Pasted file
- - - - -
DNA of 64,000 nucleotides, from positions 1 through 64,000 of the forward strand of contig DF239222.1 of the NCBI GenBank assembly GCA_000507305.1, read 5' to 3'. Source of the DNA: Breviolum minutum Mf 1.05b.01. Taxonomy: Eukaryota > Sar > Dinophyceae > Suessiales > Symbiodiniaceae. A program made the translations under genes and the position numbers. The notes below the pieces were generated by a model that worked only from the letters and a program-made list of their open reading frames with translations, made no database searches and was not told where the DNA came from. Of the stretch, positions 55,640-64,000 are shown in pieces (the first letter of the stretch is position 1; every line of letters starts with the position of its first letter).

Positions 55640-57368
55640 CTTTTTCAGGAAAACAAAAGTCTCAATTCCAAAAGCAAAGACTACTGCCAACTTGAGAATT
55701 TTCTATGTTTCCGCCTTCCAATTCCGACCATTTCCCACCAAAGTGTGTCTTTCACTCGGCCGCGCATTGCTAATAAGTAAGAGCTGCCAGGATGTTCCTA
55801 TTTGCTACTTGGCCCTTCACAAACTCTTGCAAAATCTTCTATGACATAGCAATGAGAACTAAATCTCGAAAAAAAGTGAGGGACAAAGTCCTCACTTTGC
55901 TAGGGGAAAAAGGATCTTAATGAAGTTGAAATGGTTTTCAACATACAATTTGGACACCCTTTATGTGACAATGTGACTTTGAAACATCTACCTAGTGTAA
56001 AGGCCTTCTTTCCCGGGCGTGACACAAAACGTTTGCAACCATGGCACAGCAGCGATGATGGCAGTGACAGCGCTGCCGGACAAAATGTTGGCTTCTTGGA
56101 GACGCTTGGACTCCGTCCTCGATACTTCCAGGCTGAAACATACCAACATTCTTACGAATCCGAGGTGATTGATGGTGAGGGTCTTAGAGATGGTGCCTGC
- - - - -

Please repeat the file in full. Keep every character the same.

DNA of 64,000 nucleotides, from positions 1 through 64,000 of the forward strand of contig DF239222.1 of the NCBI GenBank assembly GCA_000507305.1, read 5' to 3'. Source of the DNA: Breviolum minutum Mf 1.05b.01. Taxonomy: Eukaryota > Sar > Dinophyceae > Suessiales > Symbiodiniaceae. A program made the translations under genes and the position numbers. The notes below the pieces were generated by a model that worked only from the letters and a program-made list of their open reading frames with translations, made no database searches and was not told where the DNA came from. Of the stretch, positions 55,640-64,000 are shown in pieces (the first letter of the stretch is position 1; every line of letters starts with the position of its first letter).

Positions 55640-57368
55640 CTTTTTCAGGAAAACAAAAGTCTCAATTCCAAAAGCAAAGACTACTGCCAACTTGAGAATT
55701 TTCTATGTTTCCGCCTTCCAATTCCGACCATTTCCCACCAAAGTGTGTCTTTCACTCGGCCGCGCATTGCTAATAAGTAAGAGCTGCCAGGATGTTCCTA
55801 TTTGCTACTTGGCCCTTCACAAACTCTTGCAAAATCTTCTATGACATAGCAATGAGAACTAAATCTCGAAAAAAAGTGAGGGACAAAGTCCTCACTTTGC
55901 TAGGGGAAAAAGGATCTTAATGAAGTTGAAATGGTTTTCAACATACAATTTGGACACCCTTTATGTGACAATGTGACTTTGAAACATCTACCTAGTGTAA
56001 AGGCCTTCTTTCCCGGGCGTGACACAAAACGTTTGCAACCATGGCACAGCAGCGATGATGGCAGTGACAGCGCTGCCGGACAAAATGTTGGCTTCTTGGA
56101 GACGCTTGGACTCCGTCCTCGATACTTCCAGGCTGAAACATACCAACATTCTTACGAATCCGAGGTGATTGATGGTGAGGGTCTTAGAGATGGTGCCTGC